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Signs of a stock market bubble have abounded for a while now, and they just keep getting stronger.

Michael Nagle/Bloomberg

Now can we call it a stock market bubble?

At this point, the answer has to be yes, though that may be the easy part. Signs of bubbliciousness have abounded for a while now, and they just keep getting stronger.

It’s partially the massive rallies staged by some of the stock market’s most expensive stocks.


Tesla

(ticker: TSLA), for one, added $302 billion in market capitalization over the six days ended Nov. 1, the equivalent of adding a


Walt Disney

(DIS) or a


Salesforce.com

(CRM), observes Michael O’Rourke, chief market strategist at JonesTrading. Later in the week,


Nvidia

(NVDA), which finished October with a market cap of $639 billion, rallied 17% through Thursday to reach a market cap of $745 billion.

That’s left the

S&P 500
—which trades at 21.6 times 12-month forward earnings but nearly 33 times if price/earnings are weighted by market cap—looking even pricier, notes O’Rourke. Its behavior, he contends, is “reminiscent of the megacap melt-up” during the first three months 2000, the peak of the dot-com bubble.

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The sky-high valuations and ridiculous moves might not even be the biggest concern. In June, Richard Bernstein Associates listed five signs of a bubble: oodles of liquidity, a big increase in leverage, the “democratization” of the markets, growth in the number of initial public offerings, and a pickup in trading.

Today, all these items are present. But RBA also made another observation: “The difference between mere speculation and financial bubbles is speculation resides within the financial markets, but bubbles pervade society.” A perusal of Barron’s cover story this week provides evidence of just how speculation has spread from Wall Street to Main Street.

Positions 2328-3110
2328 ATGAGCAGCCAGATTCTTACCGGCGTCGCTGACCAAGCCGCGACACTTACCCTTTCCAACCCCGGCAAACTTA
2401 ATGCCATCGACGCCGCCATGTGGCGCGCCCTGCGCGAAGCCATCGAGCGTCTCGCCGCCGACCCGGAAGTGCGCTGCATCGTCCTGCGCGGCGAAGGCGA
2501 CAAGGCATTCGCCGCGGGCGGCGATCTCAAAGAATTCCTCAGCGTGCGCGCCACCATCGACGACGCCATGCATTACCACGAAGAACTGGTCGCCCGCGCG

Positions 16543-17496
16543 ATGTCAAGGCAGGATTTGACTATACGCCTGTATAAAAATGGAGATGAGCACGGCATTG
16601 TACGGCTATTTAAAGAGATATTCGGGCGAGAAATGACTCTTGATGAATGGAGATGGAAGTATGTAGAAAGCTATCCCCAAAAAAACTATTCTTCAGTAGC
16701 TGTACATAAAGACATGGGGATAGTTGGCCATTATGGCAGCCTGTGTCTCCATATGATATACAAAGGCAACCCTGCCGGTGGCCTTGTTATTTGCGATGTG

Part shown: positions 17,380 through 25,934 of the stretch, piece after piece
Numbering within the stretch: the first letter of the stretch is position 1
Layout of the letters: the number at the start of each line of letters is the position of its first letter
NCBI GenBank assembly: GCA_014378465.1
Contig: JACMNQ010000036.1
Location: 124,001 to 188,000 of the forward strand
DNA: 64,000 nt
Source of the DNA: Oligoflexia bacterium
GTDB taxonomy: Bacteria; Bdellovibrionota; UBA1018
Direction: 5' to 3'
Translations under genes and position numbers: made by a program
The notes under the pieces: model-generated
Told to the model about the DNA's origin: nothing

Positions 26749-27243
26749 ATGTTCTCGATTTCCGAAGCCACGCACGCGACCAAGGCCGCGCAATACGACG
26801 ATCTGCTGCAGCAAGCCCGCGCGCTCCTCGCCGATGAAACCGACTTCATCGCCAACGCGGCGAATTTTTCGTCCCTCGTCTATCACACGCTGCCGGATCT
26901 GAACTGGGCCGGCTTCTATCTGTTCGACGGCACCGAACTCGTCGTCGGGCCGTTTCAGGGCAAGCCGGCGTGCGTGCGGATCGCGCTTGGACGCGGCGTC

So, now comes the hard part. Bubbles don’t go up forever, but they can rise for a while, making it difficult to decide whether to stay invested or head for the hills. The good news for long-term investors is that there’s no need to time the top of a bubble, says Dan Suzuki, deputy chief investment officer at RBA. Even getting out of tech three years before the peak of the dot-com bubble in March 2000 would have been a winning strategy if the money went into small-caps, financials, or energy.

“A critical distinction between a bubble and a typical investment peak is that you can essentially sell a bubble at any time and it will be additive to your longer-term wealth creation,” Suzuki says. “The only prudent alternative to trying to time the bubble is to steadily shift exposures away from the epicenter of the bubble.”

Now, that means heading away from stuff that’s working to areas that aren’t, says Michael Hartnett, chief investment strategist at Bank of America Securities. That means staying long some tech and FAANG but also buying small-cap value stocks and emerging markets. “[History] says [the] best way to hedge a ‘bubble’ is via [a] ‘long leadership, long distressed’ barbell…as performance-hungry investors [are] forced to chase laggards,” he says.

Remember, it’s all a lot of fun until the music stops playing.

Write to Ben Levisohn at [email protected]

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